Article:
Few will be expecting a victory in this one and, optimistic as the unidentified medication that matron sticks in our night-time cocoa makes me feel, even I can’t see us picking up all three points from this one. However, it has been a feature of our season thus far that poor performances have not been allowed to develop past the 'blip' stage. If we can sort out the right side and if we can get amongst them and turn in a performance of the like we saw for much of the match against Arsenal, the fact that they aren’t firing on all cylinders will work in our favour.

So, and admittedly this is more in hope than expectation, I shall be taking the Avram Grant Rest Home For The Bewildered Firework Party fund (which, in the absence of a contribution from Mr Balotelli, still stands at £2.50) along to Winstones Turf Accountants and placing it on an optimistic 2-2 draw, in the hope that the increased odds will allow us to have some decent rockets to launch and do justice to the John Terry guy that we’ll be burning on Monday night.

Enjoy the game!

NB. Late result: Manchester City 1 Swansea City 0

When Last We Met: Lost 3-1 (December 2010). Not quite the one-sided affair the result suggests. Although we were spared the statutory Tevez goal due to suspension, Yaya Toure put the visitors ahead. We had our chances though. The turning point came when Toure got away with a rather blatant handball that Phil Dowd was too puffed out to see. Rob Green was unluckily credited with an OG when the ball came back off the post and rebounded off him into the net whilst Adam Johnson made it three. Tomkins added a late consolation. We lost the return fixture up there 2-1 later that season.

Danger Man: Carlos Tevez. In all honesty it could have been any one of a number of players such is the strength of their squad. Tevez gets the nod due to that annoying habit he has.

Referee: Howard Webb. Once a fine referee he has gone off the boil over the past few years. Even before his rather disastrous showing in the 2010 World Cup Final (“controlled with all the air of a six-year-old charged with taking ten Alsatians for a simultaneous constitutional through a park full of cats” © P. Percy) he was showing signs of being past his peak. Still, if you’re after a good omen, we won his last match in charge of us. At Wembley.

Daft Fact of The Week: Before they moved to whatever they are calling the City of Manchester Stadium these days, Man City played at good old-fashioned Maine Road. It is a sobering thought (in more ways than one) that Maine Road could easily have ended up being called “The Dog Kennel” ground. Back in the 1870’s there was a strong temperance movement in Manchester and they owned a lot of the properties on Dog Kennel Lane. They successfully got the council to change the name to Maine Road in honour of the US state that had banned sales of alcohol a few years previously. There’s a nice bit of poetic justice in the fact that millions of pints must have been consumed by football supporters visiting that bit of Moss Side over the years that followed City’s move from Hyde Road in the 1920s.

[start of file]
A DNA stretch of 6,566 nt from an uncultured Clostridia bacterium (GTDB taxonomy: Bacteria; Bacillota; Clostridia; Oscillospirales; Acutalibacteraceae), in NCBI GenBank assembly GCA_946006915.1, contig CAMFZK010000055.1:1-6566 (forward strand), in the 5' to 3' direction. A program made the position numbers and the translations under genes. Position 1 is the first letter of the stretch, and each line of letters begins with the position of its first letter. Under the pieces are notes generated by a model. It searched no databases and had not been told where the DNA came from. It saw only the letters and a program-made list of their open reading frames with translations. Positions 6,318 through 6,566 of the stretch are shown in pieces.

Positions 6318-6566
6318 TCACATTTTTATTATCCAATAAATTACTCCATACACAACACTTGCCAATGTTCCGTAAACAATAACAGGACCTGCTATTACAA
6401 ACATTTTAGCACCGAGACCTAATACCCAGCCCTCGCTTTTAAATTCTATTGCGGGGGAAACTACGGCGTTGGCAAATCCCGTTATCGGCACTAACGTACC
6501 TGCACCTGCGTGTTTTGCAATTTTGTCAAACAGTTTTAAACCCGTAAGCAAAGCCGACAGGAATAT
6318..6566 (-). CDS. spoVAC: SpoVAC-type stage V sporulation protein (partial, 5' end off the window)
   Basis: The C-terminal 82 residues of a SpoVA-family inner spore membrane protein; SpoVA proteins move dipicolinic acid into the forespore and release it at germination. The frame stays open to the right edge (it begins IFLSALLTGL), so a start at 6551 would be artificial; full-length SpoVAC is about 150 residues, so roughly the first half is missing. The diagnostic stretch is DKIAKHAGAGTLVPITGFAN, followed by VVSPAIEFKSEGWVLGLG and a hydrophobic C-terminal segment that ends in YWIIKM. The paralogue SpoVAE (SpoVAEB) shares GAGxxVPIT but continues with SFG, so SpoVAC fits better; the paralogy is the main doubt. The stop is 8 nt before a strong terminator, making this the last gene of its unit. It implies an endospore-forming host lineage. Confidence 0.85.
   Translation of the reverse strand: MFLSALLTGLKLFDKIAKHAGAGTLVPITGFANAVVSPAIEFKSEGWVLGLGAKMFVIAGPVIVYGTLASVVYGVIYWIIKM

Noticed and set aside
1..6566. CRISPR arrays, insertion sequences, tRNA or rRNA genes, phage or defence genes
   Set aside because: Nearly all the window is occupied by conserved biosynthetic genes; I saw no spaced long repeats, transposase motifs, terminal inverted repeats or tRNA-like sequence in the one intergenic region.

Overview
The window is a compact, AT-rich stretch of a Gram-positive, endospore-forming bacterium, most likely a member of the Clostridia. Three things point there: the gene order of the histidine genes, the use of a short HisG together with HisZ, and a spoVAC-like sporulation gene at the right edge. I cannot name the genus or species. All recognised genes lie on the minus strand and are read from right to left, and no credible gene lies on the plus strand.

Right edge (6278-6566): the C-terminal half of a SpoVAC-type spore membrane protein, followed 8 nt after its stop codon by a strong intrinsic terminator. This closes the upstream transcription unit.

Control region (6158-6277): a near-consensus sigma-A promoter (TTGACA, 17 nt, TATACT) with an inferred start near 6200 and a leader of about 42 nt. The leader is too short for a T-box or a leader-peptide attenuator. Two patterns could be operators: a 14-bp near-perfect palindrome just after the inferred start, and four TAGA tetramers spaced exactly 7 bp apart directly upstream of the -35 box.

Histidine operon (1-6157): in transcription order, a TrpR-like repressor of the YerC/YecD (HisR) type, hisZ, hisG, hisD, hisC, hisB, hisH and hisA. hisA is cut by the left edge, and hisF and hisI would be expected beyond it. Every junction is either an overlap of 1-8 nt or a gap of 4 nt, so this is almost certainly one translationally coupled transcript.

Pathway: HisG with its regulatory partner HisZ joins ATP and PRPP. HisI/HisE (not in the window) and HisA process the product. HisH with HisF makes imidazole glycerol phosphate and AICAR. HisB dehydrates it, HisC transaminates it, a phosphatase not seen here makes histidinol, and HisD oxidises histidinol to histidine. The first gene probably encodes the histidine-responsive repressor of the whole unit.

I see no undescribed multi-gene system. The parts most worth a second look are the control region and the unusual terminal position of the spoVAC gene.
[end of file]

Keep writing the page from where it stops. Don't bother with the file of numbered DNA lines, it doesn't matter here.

John NorthcuttStat man John: Northcutt's corner

Head to Head
Pld 92; West Ham Utd 35, Man City 42, Draws 15.

First Meeting
26th April 1924: West Ham Utd 1-2 Man City (Boleyn Ground, Division One)

Last Meeting
1st May 2011: Man City 2-1 (City of Manchester Stadium, Premier League)

Biggest Win(s)
18th May 1963: West Ham Utd 6-1 Man City (Boleyn Ground, Division One)
8th September 1962: Man City 1-6 West Ham Utd (Maine Road, Division One)

Heaviest Defeat(s)
17th August 1974: Man City 4-0 West Ham Utd (Maine Road, Division One)
6th December 1969: West Ham Utd 0-4 Man City (Boleyn Ground, Division One)
24th March 1962: West Ham Utd 0-4 Man City (Boleyn Ground, Division One)

They Played For Both
Craig Bellamy; Tal Ben Haim; Ian Bishop; James Cumming; Kevin Horlock; David James; Steve Lomas; Trevor Morley; John Payne; Stuart Pearce; Trevor Sinclair; Paulo Wanchope; Mark Ward; Michael Hughes; Phil Woosnam; Carlos Tevez; Marc Vivien Foe.

Bossing It
Former West Ham United players John Bond, Malcolm Allison and Stuart Pearce have all been managers of Manchester City.

Please note that the opinions expressed in this article are those of the author and do not necessarily represent the views of, nor should be attributed to, KUMB.com.

Your Comments

by Phil
02:31PM 2nd Nov 2012
''A great read, I really enjoy coming to a proper ground and Saturday won't be any different. All the best for this season to the best club down south (but not this weekend eh!).


by Rob H
11:27AM 2nd Nov 2012
''Coming down tomorrow for this, hopefully to watch the rags get beat as well in the Denmark pre-game. Love coming to West Ham - proper club - proper fans, hopefully the only thing to put a spoiler on the day will be the hour long queue at Upton Park!''